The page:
One thing I learned growing up is to have a profound respect for money. I remember every time I went to the mall with my dad, I would always ask for this or that. My dad would say “No” literally all the time. But after a few weeks, he would actually buy some of these things for me. He told me that, just because you have money does not always mean you have to spend it. Money is not vanity. You work hard to get it, and as such, you should spend on things that are actually more important. If you cannot respect the value of money and the hustle that it takes to get it, then it will be very hard to attain some level of financial freedom. I have taken this lesson with me to this day. It has helped me avoid wastage, live within my means, and spend only on things that I care about.
- Young Pham, Founder and Project Manager, Biz Report
Always Pay Yourself First
I was blessed to have learned the valuable lesson “always pay yourself first” during my younger years. In my parents’ eyes, this means setting aside a portion of what I make doing household chores and profits from my neighborhood side hustles for savings and investments before making any other expenditures. Although I didn’t grasp the importance of savings and investments when I was little, this simple yet essential lesson has profoundly affected my life and livelihood in the long run. By emphasizing savings, I have established a solid financial foundation and weathered difficult times, including the recent economic challenges caused by the pandemic. The applicability of this piece of advice has never been greater than it is right now. Considering all the unpredictability that exists in the world today, it is necessary to have a reliable investment strategy. Remember that paying yourself first is not just a good concept, but a crucial step in achieving your financial objectives. - Vladimir Fomenko, Founder and CEO, Infatica.io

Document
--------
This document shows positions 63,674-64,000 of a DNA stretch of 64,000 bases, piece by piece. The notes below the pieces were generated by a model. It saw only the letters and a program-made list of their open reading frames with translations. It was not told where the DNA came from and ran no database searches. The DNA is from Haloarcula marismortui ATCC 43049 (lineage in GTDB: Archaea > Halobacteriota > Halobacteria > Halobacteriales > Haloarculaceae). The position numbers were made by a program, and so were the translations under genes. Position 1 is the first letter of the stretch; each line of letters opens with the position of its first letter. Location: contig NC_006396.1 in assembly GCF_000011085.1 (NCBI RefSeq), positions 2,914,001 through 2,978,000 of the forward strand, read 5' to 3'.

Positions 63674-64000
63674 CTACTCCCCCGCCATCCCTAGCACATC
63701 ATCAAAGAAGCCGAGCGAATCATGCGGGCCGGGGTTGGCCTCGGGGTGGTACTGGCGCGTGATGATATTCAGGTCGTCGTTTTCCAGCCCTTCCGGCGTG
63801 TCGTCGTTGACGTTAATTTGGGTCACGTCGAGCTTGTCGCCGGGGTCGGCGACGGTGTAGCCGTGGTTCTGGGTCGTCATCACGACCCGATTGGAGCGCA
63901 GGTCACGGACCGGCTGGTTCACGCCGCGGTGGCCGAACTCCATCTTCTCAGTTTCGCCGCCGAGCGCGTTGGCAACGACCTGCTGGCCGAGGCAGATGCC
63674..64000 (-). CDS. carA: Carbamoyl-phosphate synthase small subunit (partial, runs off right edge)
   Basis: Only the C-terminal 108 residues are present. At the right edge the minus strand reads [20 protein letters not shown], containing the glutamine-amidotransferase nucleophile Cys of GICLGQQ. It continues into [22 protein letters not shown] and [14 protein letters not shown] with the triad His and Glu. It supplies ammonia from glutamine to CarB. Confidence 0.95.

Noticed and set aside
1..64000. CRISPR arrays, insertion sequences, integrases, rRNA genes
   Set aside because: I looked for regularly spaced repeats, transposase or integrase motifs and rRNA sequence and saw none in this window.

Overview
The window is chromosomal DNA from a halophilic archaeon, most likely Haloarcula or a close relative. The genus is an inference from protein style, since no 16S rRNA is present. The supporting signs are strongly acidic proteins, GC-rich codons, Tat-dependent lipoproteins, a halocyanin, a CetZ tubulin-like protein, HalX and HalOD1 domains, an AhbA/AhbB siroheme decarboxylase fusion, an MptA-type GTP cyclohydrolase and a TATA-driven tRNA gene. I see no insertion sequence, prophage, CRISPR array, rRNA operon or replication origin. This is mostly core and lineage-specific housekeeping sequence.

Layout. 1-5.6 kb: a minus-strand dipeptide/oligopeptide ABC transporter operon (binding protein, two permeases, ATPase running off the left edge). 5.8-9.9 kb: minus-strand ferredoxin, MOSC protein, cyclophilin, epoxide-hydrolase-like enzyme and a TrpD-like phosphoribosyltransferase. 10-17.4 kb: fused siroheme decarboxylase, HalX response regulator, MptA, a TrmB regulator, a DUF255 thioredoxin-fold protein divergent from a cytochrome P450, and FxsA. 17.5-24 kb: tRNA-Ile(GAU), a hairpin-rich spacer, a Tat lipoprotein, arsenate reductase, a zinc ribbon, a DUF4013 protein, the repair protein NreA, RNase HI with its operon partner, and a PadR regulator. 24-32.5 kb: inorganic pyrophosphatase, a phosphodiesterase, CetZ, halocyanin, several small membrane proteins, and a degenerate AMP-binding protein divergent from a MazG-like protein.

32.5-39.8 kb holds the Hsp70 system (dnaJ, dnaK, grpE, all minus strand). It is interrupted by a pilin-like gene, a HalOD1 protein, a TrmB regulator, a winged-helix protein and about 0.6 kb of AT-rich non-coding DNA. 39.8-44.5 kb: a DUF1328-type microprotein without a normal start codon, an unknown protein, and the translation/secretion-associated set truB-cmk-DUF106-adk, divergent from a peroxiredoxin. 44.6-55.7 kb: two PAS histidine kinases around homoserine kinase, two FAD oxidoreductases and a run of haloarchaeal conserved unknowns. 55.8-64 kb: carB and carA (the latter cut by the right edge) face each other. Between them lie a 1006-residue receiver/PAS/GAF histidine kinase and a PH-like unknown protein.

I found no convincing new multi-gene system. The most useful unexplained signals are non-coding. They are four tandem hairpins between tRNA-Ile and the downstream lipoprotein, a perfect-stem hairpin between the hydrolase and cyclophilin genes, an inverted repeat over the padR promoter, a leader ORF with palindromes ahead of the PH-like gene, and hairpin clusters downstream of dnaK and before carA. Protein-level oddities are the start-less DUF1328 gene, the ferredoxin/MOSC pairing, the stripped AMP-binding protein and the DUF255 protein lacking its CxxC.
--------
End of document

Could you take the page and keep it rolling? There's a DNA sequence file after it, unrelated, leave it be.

Save Portions of Gifts or Allowance
One money management tip that I was taught during my childhood is to save a portion of my allowance or any money I received as a gift. This habit has helped me to be more financially responsible and develop a healthy relationship with money. It has also allowed me to build up savings for unexpected expenses or future investments. - Ammar Bangee, Banking, Banking and Finance
Keep a Budget
One money management tip that my parents instilled in me during my childhood was to always keep track of my expenses and budget accordingly. They encouraged me to make a list of all my monthly expenses, such as rent, groceries, and bills, and then allocate a certain amount of money toward each category. This tip has had a significant impact on my life as it has helped me stay on top of my finances and avoid overspending. By keeping track of my expenses and sticking to a budget, I’ve been able to save money for emergencies and even for fun activities like vacations or hobbies. It’s a habit that I still practice today and one that I’m grateful my parents taught me. - Manav Mathur, Editor, Favouritetable
Pay Cash for Your Purchases
My Dad always said, “Never finance anything besides a home and maybe a car. Always save your money and pay cash.” My dear Dad is 92 and doesn’t have to worry about paying his bills, and he can basically purchase whatever he wants or needs. My husband and I have lived by my Dad’s advice. Now we are retired and never have to worry about our finances.
- Kathy Owen, Owner Blogger, Petticoat Junktion